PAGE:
With outriggers connected to the strap and a bonded, dual-injection frame, the Armega will work with a wide variety of helmets and faces. The injection-molded lens has an impact rating of up to 2mm and it's shatter-resistant, meaning flying pebbles won't ruin your ride. 

100% offers the Armega in 15 different tints, plus replacement lenses are surprisingly affordable, and you get a removable nose protector, too.

POC Ora Clarity

(Image credit: Courtesy)

POC Ora Clarity

Supremely comfortable MTB goggles

Lens: Clarity | Price: $90 / £64 / AU$115

Flexible frame
Foam-free version for trail and enduro
Not many tints available

POC's Ora Goggles are designed to interface with its own helmets with no gaps or pinching around the edge, and the frame offers plenty of flex to conform to your face.

The Ora's actually come in two specs, a DH version complete with pins for tear-offs, and a trail and enduro version with no pins or foam over the vents for max airflow — POC sells replacement lenses with the pins. The Ora is also available with POC’s Clarity contrast increasing lens.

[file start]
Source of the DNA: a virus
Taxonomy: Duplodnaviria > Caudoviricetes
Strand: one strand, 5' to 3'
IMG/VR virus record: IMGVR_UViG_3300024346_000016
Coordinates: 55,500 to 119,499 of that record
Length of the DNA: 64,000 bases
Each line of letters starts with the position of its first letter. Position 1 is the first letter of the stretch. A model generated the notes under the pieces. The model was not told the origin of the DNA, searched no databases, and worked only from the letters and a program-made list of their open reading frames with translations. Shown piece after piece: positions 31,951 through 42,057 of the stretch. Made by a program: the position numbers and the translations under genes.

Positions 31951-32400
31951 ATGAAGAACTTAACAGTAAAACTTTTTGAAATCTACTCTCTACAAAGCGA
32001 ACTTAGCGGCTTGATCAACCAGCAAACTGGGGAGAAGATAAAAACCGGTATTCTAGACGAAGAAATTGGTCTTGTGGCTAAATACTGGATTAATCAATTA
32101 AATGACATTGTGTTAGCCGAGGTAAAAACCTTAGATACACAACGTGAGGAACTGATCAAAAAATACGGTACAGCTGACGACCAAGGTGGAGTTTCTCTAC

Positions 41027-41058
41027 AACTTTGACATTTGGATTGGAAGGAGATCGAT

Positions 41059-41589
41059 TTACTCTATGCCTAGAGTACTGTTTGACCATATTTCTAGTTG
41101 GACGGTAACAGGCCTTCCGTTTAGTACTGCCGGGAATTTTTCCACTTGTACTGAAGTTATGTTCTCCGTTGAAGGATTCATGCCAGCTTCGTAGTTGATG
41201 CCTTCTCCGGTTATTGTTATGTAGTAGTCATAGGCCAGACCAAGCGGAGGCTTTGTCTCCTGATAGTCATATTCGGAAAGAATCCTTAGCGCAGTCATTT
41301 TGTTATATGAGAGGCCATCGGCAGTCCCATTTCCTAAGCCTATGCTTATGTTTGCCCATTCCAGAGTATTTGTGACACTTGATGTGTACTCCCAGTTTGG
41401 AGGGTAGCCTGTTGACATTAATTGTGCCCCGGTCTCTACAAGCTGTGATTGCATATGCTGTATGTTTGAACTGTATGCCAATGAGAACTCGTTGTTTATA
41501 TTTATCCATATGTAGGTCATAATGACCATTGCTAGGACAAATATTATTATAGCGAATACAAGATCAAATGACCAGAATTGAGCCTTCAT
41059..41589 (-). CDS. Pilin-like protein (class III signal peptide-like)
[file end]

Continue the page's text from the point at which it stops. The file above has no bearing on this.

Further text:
The padding is a microfiber-backed three-layer foam that is soft against the skin and hugs your face to offer a wide range of view and comfort for all-day riding. 

Scott Prospect

(Image credit: Courtesy)

Scott Prospect

Obstruction-free vision

Lens: Tinted and Clear | Price: $99.95 / £71 / AU$128

Huge range of view
Articulating strap outriggers 
Lens changes aren't easy

Scott has been making goggles, whether it's for snow sports, motorsports or bike sports, for nearly half a century. This experience shows with its latest Prospect goggles. First and foremost, they are huge, measuring 50mm taller than their predecessor, the Hustle.

The strap comes lined with silicon, and the articulating outriggers should make them compatible with just about any helmet out there, both full- and open-face. Scott has also opted for a wide nose bridge with generous padding which makes for a comfortable fit for noses big and small.

In addition to increasing the thickness of the lens, Scott has also updated its Lens Lock system, which uses four locking pins that go through the lens to prevent it from popping out in a crash. Unfortunately, this system works a little too well, and lens swaps aren't easy.

Melon Optics Parker

(Image credit: Courtesy)

Melon Optics Parker

Best value-for-money goggles on the market